companions, as well as by that of his own judgment, shut himself up in
his cell, and would not allow José to enter, though he entreated for
admittance. He gave no reply to these friendly solicitations, and the
intensity of his annoyance had rendered him so unjust, that to avoid
seeing José, who lay crouched upon the narrow ledge of the window, he
took a large piece of linen, which served him for a blind, and fastened
it before the window. José listened to him for some time pacing up and
down and groaning with despair; but seeing that his perseverance was
useless and importunate he retired, deeply grieved at his distress.

He passed a sleepless night, and the next morning no sooner had he
reached his own cell than he ran to Francisco's; but he was not there,
his picture still rested upon the easel, and for a moment José thought
of retouching the figure of Aricia. But this would have been a
palpable fraud, and his honour revolted from its commission. Francisco,
moreover, would never have consented to triumph by such disgraceful
means. José, therefore, laid down the brush which he had taken up, and
with a heavy heart returned to his own cell.

Whilst painting the figure which had proved so fatal to poor Francisco,
he vainly sought some method of serving him, and his tender friendship
made him almost desire that his Aricia might not be better than his
companion's. He worked with so little care, that, had any one else been
in the case, his wishes would have been accomplished; but, as it often
happens with artists, the very thing that he took the least pains with
turned out the best; and, to make use of a familiar expression, this
figure came so happily, that even an experienced painter would not have
been ashamed to own it.

With a mind absorbed in reflection, José painted on almost without
heeding what he did, and it was not until he rose up, when all was
completed, that he perceived that the last touches seemed to have been
given by the hand of a master, rather than by that of a pupil. His
first feeling was one of intense joy, but it was soon overshadowed by
the thought of Francisco. He felt that the prize was his, but soon one
of those noble inspirations which elevated minds alone receive in their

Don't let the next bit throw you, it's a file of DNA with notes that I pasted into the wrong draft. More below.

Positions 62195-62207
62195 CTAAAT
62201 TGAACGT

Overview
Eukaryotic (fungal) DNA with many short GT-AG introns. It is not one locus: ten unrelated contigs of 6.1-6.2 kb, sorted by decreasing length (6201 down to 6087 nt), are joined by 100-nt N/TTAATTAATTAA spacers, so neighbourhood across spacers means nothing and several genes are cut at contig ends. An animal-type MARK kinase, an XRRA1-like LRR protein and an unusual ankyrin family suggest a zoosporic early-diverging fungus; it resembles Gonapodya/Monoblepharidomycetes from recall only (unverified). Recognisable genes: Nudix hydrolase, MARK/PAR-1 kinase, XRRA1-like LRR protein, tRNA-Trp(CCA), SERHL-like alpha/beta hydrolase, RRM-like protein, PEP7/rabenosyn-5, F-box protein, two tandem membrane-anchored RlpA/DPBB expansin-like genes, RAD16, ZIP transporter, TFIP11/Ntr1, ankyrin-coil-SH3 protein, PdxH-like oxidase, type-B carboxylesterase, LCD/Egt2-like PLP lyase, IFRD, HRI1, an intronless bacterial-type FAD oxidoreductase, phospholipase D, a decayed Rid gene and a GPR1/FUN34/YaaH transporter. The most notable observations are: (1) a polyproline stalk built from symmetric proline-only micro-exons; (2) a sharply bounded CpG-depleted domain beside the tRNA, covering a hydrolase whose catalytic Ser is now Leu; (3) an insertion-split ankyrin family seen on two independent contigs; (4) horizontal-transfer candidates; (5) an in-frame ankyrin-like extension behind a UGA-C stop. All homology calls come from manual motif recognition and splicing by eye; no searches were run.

happiest moments, presented itself to his imagination, and showed him
that the safety of his friend depended solely upon him.

By one of the old rules of the professors, the pupil who presented his
picture with a figure completely erased, or otherwise defaced, was on
this account excluded from the competition; his picture was exhibited
with the others, but was not taken into account in the awarding of the
prizes, even though it were a masterpiece in comparison with the rest.
This rule, which it was found rarely necessary to apply, was unknown
to most of the students. José had become informed of it during his
residence at M. Barbe's, but he was quite sure that Francisco knew
nothing about it. His friend's picture was the best, after his own;
and by having the courage to destroy the figure of Aricia, which alone
would have ensured the prize to a work of less merit, Francisco would
remain without a rival.

At first José seized upon this idea with all the warmth of generous
affection, but, on raising his eyes to his work, he began to think
the sacrifice beyond his strength. Pacing his cell with agitation, he
thought of the honour of being crowned at the age of sixteen, of the
pleasure of going to Italy, and of the advantage his studies would
derive from the journey.

"But," said he, turning his back upon his picture, "Francisco needs it
almost as much as myself; the means of his parents are almost exhausted
by the efforts they have made for his education; his mother's health
requires a warmer climate; if Francisco gains the prize his family will
follow him,..." and José again approached his easel.

"Francisco is nearly twenty," he continued; "he has already obtained a
second prize, and thus cannot have it again; his age will soon exclude
him from the competition, while I have still two or three years before
me; moreover, he spoke to me of a vague hope which he entertained of a
happy marriage, to which his want of fortune might one day be the only
obstacle. If a brilliant success were to overcome this obstacle? If the
happiness of his future life depended upon what I am about to do?..."
José trembled, opened a box, took out his palette knife, and approached
the head of the charming Aricia--but again he paused.

"If I were only to injure it a little," he thought, "alas! it would
still be better than my poor friend's!"... and he cast a look of
approbation upon the canvas. But soon a thought presented itself, which
dispelled his irresolution, and strengthened his wavering heroism. He
recalled that painful moment when, despised, falsely accused, on
the point of being driven from the house by Barbe, and without hope
of justification, Francisco did not fear to own the truth, and to
re-establish, at his own cost, the honour of the poor little Savoyard.
The honourable career which was now before him commenced from that
moment; all that he was, all that he hoped to be, sprang, in the first
instance, from Francisco's generous confession.... José no longer
hesitated, he resumed his knife, and with a firm hand so erased the
figure that nothing but the sketch remained--and thus nobly repaid the
debt of friendship formerly contracted to his young companion.

[Illustration: José erasing his Figure of Aricia, p. 301.]

Satisfied with himself, and more calm after this trial of strength--an
act of high virtue in a young man of sixteen--José gave the last
touches to the other parts of his picture, and so cleverly managed the
erasure, that nothing more could be inferred from it, than one of those
movements of irritability by no means uncommon among students. He kept
his secret until the day previous to the one on which the pictures were
to be removed. He then called upon Francisco at his father's, and told